Hastings City Art Gallery: Ragpicker at 4am - A travelling exhibition
An exhibition at The Hastings City Art Gallery, NZ 14 March – 21 June 2020 (ended up open only 29 days due to a Covid19 lockdown)
Visitor feedback from the Hastings City Art Gallery:
“Visited India recently, could relate to the challenging themes involved in the artworks. Recently came back from Europe tour and couldn't access some countries. Thought this was a powerful exhibition”
“Interesting how the works are so lovely and delicate, yet the stories are so sad and difficult to read. Almost paradoxical”
“makes me want to go and visit India”
“Do walk out feeling moved - but it’s a good reminder of what is happening in the world, especially for women”
“Loved the captions for the art works, short and concise, powerful in there simplicity” “Symbolism of bead work is marvellous” “Love the bead work, so shiny” (this came from a person living with dementia)
“ I love the way Anna abstractly interprets these hard stories”
“wish I was a fly on the wall in India watching Anna negotiate for canvas with the rickshaw drivers”
“ I want those wood carvings on my wall”
Art as social commentary is a feature of Anna Crichton’s work and Ragpicker at 4am is an invitation to reflect on Crichton’s response to social issues in rural India. Featuring hand-stitched embroideries, glass beading and wood block printed fabrics, this exhibition is sure to stimulate reflection and discussion.
Working closely with local craftspeople through curious and patient translators, together with Google Translate, Anna provided the embroiderers with detailed designs and thread direction overlays. Carefully following Anna’s designs, the embroideries were hand-stitched onto hand-loomed cotton and silk cloth, and then sewn onto street-worn canvas backings - formerly pedal rickshaw canopies that Anna bought from their bewildered and amused drivers.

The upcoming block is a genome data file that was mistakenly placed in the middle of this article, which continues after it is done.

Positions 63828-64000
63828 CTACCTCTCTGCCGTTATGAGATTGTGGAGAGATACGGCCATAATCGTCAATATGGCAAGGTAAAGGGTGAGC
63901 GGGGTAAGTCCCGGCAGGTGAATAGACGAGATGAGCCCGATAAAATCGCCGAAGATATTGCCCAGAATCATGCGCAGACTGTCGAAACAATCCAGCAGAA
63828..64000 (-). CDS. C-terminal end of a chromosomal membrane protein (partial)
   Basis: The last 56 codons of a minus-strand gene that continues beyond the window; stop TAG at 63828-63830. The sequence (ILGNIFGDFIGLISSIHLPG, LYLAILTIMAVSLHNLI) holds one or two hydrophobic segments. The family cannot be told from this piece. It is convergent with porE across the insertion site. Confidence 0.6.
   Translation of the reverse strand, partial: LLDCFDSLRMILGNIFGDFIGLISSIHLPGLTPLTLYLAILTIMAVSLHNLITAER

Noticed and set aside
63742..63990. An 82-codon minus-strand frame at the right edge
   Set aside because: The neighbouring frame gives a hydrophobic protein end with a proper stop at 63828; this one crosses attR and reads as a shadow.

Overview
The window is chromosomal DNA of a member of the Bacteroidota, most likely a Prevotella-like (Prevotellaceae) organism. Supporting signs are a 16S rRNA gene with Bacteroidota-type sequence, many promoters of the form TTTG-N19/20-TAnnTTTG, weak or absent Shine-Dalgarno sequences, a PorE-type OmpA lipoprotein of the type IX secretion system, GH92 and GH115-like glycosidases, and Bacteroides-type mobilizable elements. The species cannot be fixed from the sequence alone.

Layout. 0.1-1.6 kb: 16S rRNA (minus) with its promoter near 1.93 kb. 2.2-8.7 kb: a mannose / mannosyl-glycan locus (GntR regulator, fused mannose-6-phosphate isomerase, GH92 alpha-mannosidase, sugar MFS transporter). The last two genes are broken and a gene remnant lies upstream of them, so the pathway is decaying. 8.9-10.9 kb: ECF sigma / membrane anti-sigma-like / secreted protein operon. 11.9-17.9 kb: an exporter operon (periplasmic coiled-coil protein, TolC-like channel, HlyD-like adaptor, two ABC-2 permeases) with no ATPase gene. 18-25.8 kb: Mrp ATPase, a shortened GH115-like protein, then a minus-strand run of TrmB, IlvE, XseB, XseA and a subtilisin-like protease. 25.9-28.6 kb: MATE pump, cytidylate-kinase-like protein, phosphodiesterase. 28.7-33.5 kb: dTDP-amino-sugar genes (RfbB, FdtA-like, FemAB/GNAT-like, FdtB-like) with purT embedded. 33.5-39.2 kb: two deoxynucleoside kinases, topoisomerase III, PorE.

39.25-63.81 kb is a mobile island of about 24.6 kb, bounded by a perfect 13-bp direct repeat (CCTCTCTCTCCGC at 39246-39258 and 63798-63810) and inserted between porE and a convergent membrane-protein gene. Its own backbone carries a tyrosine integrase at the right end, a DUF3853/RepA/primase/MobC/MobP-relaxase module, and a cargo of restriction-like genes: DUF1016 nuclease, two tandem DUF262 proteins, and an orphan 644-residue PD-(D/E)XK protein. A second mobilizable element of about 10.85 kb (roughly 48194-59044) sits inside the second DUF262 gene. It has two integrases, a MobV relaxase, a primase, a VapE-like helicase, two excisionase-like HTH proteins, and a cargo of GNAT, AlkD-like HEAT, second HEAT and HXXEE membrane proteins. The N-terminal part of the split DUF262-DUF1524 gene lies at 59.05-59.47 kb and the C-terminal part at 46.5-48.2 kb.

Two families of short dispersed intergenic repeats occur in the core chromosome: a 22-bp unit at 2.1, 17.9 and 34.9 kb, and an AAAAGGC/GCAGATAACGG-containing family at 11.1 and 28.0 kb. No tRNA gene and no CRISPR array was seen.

A multi-award winning illustrator and cartoonist, Auckland-based Anna Crichton has turned to new media in this response to the struggles and hardships of India’s rural communities and in particular the impact on women.
The artworks are the creative output of Crichton’s three month 2018 artist residency in Varanasi and a more recent wood block carving and printing project in Ahmedabad, India. Both adventures were a creative response to raw and sometimes confronting stories.
Anna wished to acknowledge and thank The James Wallace Foundation and The Asia New Zealand Foundation for their generous support in helping to fund her residency in Varanasi.